The code of practice was raised by the noble Baronesses, Lady Finlay and Lady Greengross, and my noble friends Lady Barran and Lady Browning. Getting it up and running quickly is critical. Detailed work is going on, and we need to be very specific in it to provide reassurance about how it will work. Unfortunately, I do not have a timetable yet for its production, but I will endeavour to get hold of one. We need to make sure that its implementation is properly resourced. The CQC will continue to inspect its implementation, so there will still be that quality oversight.
A few other issues were raised. Many noble Lords referred to “unsound mind” being an unhelpful and, frankly, out-of-date phrase. I do not disagree. The concern here is the interaction with the jurisprudence and the ECHR itself. If we were to move on that—I make no commitment at this point—we would need to think it through very clearly, but I would like to explore it.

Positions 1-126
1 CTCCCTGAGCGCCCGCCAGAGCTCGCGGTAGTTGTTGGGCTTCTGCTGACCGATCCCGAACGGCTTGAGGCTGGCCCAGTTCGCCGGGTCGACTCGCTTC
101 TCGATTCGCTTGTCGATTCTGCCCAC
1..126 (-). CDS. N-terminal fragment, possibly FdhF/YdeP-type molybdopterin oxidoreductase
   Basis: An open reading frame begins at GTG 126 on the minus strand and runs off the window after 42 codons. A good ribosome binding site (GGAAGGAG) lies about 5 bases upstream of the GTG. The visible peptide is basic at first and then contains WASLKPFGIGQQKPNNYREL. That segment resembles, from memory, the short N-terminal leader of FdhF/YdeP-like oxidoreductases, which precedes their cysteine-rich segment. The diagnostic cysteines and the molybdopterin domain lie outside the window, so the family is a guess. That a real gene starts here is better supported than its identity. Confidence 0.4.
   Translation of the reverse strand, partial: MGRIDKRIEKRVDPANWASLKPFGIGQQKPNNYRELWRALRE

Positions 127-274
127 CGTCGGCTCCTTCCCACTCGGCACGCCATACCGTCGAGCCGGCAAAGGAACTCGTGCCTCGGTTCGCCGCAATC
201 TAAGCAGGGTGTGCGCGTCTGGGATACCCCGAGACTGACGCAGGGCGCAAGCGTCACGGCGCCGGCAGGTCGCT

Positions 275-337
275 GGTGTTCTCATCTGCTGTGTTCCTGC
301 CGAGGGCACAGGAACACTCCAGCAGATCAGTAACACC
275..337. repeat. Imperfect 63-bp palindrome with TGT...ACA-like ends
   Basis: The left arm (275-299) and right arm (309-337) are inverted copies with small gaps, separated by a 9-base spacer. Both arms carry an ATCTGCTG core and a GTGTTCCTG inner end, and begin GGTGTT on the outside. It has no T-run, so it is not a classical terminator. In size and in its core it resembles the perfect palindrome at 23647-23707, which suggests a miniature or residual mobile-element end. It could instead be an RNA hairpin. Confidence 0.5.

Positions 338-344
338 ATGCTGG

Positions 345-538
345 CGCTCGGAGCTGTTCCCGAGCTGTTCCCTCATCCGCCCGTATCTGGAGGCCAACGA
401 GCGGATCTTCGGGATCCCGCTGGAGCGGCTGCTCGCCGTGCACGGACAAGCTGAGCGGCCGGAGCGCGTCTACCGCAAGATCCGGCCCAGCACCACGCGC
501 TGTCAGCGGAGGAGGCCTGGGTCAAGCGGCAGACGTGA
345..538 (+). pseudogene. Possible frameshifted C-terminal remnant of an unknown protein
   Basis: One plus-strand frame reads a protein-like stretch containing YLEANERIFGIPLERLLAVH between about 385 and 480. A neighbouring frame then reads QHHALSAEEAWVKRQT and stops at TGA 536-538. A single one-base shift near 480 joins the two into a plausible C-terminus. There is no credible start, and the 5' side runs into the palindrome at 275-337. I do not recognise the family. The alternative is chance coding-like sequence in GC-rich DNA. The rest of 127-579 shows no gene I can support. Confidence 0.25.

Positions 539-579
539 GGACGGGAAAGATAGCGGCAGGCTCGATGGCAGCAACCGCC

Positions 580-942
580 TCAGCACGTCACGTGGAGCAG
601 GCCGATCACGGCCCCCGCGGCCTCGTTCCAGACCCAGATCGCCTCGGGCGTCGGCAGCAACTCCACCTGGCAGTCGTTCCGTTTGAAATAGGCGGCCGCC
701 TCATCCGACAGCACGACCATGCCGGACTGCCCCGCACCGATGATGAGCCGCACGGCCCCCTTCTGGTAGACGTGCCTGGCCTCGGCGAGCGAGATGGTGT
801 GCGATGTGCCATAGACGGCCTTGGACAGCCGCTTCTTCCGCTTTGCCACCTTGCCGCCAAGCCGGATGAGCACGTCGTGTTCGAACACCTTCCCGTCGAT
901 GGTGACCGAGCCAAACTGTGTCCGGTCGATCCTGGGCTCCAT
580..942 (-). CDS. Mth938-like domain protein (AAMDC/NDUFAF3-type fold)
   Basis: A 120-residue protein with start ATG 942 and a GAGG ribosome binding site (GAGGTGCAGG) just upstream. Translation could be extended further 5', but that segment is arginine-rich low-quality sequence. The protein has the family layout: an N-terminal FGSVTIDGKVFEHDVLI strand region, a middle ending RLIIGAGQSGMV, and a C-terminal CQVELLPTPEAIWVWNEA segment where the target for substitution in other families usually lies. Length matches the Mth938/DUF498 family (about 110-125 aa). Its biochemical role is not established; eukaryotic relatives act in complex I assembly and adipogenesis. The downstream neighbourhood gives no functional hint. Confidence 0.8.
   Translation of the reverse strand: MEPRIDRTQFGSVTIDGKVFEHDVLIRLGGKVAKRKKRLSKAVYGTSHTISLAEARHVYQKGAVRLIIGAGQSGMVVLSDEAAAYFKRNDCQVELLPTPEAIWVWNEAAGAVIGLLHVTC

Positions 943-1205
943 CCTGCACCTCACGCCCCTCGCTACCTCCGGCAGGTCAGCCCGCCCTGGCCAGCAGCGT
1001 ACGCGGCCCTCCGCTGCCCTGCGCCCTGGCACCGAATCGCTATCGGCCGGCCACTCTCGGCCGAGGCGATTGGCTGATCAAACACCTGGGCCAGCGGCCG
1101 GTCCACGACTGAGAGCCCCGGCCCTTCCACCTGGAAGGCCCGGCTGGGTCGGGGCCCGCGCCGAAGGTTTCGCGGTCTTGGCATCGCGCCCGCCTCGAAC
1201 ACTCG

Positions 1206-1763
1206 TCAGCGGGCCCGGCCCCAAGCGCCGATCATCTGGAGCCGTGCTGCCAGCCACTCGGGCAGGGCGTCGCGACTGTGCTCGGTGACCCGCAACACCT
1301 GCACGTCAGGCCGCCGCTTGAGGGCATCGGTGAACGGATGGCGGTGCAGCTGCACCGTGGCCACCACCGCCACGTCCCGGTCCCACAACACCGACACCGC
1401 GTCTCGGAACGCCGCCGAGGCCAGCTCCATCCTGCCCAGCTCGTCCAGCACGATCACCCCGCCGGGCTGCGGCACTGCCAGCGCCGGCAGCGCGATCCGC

The noble Baronesses, Lady Barker and Lady Jolly, asked about legal aid. I can confirm that it is, and will still be, available on a means-tested basis [*]. The noble Baroness, Lady Meacher, and my noble friend Lady Browning asked about advance consent—an issue that the Law Commission also raised. Again, there is an important distinction to be made here between an advance decision to refuse treatment, which will continue to be respected and is untouched, and advance consent to a future deprivation of liberty. Although that was in the Law Commission report, officials engaged in the process indicated that this did not receive support from families. There was a concern that you could sign yourself up to being deprived of your liberty at some point in the future, so it did not garner support. Perhaps it was the wrong subset or sample of people; nevertheless, we need to consider the best way forward on that.